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The health cost of living in a city: The case of France at the end of the 19th century

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  • Kesztenbaum, Lionel
  • Rosenthal, Jean-Laurent

Abstract

Despite a long standing debate over urban living conditions during industrialization, the impact of rural-urban migrations on health and mortality remains an open question. We observe both mortality and geographical mobility in a large longitudinal dataset of French males and show that rural-urban migrants benefited from clear advantages over those who already lived in the city. However, this benefit fades in a few years. Further we find no evidence of a spike in mortality among rural migrants as they encountered the more severe disease environment of cities, instead it seems their initially superior physical human capital was depleted over time.

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  • Kesztenbaum, Lionel & Rosenthal, Jean-Laurent, 2011. "The health cost of living in a city: The case of France at the end of the 19th century," Explorations in Economic History, Elsevier, vol. 48(2), pages 207-225, April.
  • Handle: RePEc:eee:exehis:v:48:y:2011:i:2:p:207-225
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    References listed on IDEAS

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    Citations

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    Cited by:

    1. Jonathan J Adams, 2017. "Urbanization, Long-Run Growth, and the Demographic Transition," Working Papers 001001, University of Florida, Department of Economics.
    2. W. Walker Hanlon, 2015. "Pollution and Mortality in the 19th Century," NBER Working Papers 21647, National Bureau of Economic Research, Inc.
    3. Hannaliis Jaadla & Allan Puur & Kaja Rahu, 2017. "Socioeconomic and cultural differentials in mortality in a late 19th century urban setting: A linked records study from Tartu, Estonia, 1897-1900," Demographic Research, Max Planck Institute for Demographic Research, Rostock, Germany, vol. 36(1), pages 1-40, January.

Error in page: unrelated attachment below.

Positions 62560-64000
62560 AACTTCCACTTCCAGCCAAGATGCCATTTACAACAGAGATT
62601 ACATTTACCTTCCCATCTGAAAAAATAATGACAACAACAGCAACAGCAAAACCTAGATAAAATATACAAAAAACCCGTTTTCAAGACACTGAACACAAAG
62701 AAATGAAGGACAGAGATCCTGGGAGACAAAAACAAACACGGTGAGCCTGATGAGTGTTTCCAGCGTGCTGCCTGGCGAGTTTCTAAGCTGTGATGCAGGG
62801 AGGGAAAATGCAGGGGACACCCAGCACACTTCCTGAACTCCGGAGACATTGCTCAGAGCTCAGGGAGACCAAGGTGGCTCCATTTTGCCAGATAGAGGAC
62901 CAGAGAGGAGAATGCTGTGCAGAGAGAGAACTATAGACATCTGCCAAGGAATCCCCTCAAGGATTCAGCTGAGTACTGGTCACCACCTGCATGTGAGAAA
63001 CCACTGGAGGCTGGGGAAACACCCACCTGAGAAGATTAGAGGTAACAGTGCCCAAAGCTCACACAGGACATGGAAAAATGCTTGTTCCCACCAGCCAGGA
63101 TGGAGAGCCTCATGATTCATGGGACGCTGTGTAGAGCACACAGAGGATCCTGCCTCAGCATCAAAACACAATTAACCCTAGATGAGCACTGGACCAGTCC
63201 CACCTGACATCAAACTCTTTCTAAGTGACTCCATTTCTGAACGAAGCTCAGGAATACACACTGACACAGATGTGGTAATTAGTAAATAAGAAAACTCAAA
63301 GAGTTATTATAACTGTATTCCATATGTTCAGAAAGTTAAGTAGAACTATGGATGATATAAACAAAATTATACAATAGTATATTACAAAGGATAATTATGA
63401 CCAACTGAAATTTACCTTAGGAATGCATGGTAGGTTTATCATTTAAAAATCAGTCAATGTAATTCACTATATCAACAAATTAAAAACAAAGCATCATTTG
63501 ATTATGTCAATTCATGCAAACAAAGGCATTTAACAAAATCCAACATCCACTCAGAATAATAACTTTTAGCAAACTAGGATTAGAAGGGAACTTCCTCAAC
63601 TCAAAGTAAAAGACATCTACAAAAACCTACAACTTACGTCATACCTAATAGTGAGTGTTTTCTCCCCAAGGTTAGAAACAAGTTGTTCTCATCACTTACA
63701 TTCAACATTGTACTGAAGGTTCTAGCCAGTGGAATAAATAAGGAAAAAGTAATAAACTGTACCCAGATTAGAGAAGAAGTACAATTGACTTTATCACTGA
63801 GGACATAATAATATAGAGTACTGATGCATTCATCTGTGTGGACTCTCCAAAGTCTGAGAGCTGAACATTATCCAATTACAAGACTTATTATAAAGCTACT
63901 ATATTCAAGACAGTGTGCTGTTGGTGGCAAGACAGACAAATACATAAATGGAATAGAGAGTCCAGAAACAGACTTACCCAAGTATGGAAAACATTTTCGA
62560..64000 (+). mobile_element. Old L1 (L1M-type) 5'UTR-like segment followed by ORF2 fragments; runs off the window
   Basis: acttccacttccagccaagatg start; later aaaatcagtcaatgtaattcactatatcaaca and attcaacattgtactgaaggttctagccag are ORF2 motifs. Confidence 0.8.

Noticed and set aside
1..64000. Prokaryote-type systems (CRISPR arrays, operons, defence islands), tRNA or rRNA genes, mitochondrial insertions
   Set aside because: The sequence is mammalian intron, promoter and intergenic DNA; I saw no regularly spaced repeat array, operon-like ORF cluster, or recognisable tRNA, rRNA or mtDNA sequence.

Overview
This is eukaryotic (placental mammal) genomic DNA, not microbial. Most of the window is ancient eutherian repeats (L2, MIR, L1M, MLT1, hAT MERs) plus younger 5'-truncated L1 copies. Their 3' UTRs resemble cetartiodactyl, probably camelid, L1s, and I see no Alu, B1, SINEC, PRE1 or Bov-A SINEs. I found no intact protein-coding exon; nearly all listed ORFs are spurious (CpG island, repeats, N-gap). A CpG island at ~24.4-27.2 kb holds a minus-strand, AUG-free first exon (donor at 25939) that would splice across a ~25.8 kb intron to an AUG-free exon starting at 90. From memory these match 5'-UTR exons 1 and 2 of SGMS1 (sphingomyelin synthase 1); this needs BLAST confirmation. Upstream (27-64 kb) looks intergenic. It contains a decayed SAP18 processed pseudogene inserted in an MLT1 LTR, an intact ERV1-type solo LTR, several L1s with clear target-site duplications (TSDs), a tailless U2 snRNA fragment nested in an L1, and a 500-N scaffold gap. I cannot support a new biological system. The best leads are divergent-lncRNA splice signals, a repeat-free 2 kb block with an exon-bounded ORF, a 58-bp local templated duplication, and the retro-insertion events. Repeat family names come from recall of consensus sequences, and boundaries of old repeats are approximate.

4. Lazuka, Volha & Quaranta, Luciana & Bengtsson, Tommy, 2015. "Fighting Infectious Disease: Evidence from Sweden 1870-1940," IZA Discussion Papers 9313, Institute for the Study of Labor (IZA).
    5. Lionel Kesztenbaum & Jean-Laurent Rosenthal, 2014. "Income versus Sanitation; Mortality Decline in Paris, 1880-1914," Working Papers halshs-01018594, HAL.
    6. Dora L. Costa & Matthew E. Kahn, 2015. "Death and the Media: Asymmetries in Infectious Disease Reporting During the Health Transition," NBER Working Papers 21073, National Bureau of Economic Research, Inc.
    7. Driva, Anastasia & Bauernschuster, Stefan & Hornung, Erik, 2016. "Bismarck’s Health Insurance and the Mortality Decline," Annual Conference 2016 (Augsburg): Demographic Change 145577, Verein für Socialpolitik / German Economic Association.
    8. Lionel Kesztenbaum & Jean-Laurent Rosenthal, 2014. "Income versus Sanitation; Mortality Decline in Paris, 1880-1914," PSE Working Papers halshs-01018594, HAL.
    9. Frederick Ato Armah & Mengieng Ung & Sheila A. Boamah & Isaac Luginaah & Gwyn Campbell, 2017. "Out of the frying pan into the fire? Urban penalty of the poor and multiple barriers to climate change adaptation in Cambodia and Tanzania," Journal of Environmental Studies and Sciences, Springer;Association of Environmental Studies and Sciences, vol. 7(1), pages 69-86, March.
    10. Leah Platt Boustan & Devin Bunten & Owen Hearey, 2013. "Urbanization in the United States, 1800-2000," NBER Working Papers 19041, National Bureau of Economic Research, Inc.

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    Keywords

    Migration Health Differential mortality Rural-urban gap France;

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